Singapore is aiming to move forward with the digitalisation of shipping trade documentaton such as Bills of Lading (BLs) by developing standards inter-operability of different solutions that use technology such as block chain.
Technology companies present a future of a highly automated maritime industry, but what will this mean for those who work in shipping?
The shipping industry will have multiple block chains and they will need many translators to speak to each other, Noura Al Dhaheri, CEO of Maqta Gateway, a subsidiary of Abu Dhabi Ports, told the Seatrade Maritime Middle East Conference in Dubai on Monday.
Always at the vanguard of new technology adoption in shipping, Hong Kong-based boxshipping line Orient Overseas Container Line (OOCL) is fully committed to making a step change in the way the container shipping business is run as it works with Microsoft Research Asia (MSRA), Microsoft’s world-class research arm, on an 18-month joint-partnership to apply Artificial Intelligence (AI) research to improve network operations and achieve efficiencies.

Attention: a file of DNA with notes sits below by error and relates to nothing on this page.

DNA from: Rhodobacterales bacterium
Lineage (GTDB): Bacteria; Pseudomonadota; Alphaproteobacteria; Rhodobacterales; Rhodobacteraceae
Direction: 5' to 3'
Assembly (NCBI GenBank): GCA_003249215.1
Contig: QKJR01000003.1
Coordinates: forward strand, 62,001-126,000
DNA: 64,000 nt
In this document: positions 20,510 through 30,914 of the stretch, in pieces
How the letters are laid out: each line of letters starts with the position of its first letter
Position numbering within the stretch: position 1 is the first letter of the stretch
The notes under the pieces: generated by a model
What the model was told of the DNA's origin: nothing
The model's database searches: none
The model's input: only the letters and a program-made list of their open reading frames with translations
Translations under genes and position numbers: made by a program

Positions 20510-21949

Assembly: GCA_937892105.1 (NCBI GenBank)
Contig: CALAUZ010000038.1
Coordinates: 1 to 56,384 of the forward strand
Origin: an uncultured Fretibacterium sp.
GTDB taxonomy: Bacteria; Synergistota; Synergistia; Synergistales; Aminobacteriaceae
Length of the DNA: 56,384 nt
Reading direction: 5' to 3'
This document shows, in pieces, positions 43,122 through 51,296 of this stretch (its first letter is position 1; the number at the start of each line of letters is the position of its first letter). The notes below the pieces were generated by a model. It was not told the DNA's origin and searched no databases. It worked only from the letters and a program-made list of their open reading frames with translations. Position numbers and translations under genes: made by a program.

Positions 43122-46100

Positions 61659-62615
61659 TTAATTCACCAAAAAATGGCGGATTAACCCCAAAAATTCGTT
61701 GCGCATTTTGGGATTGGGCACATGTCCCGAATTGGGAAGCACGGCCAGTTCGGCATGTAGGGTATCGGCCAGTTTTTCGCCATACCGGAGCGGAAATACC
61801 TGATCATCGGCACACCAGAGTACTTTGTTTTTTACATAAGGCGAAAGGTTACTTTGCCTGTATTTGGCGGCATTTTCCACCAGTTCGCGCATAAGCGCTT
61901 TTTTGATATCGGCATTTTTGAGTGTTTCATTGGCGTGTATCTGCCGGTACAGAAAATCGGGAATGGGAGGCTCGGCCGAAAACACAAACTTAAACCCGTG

Insurwave, the world's first block chain platform for marine insurance, is now in commercial use with AP Moller – Maersk using the platform.
The Singapore International Chamber of Commerce (SICC) has jumped on the block chain bandwagon with the first electronic Certificate of Origin (eCO).
Shipping tech start-up CargoX has raised $7m through an initial coin offering (ICO) to develop its block chain based Bill of Lading platform.
Classification society DNV GL plans to put all its maritime certificates on block chain increasing transparency.
Josh Shapiro coo of Liberty Maritime/Liberty Global Logistics cut through the buzzwords associated with the digitalization of shipping to explain the real benefits the company is seeing from the process.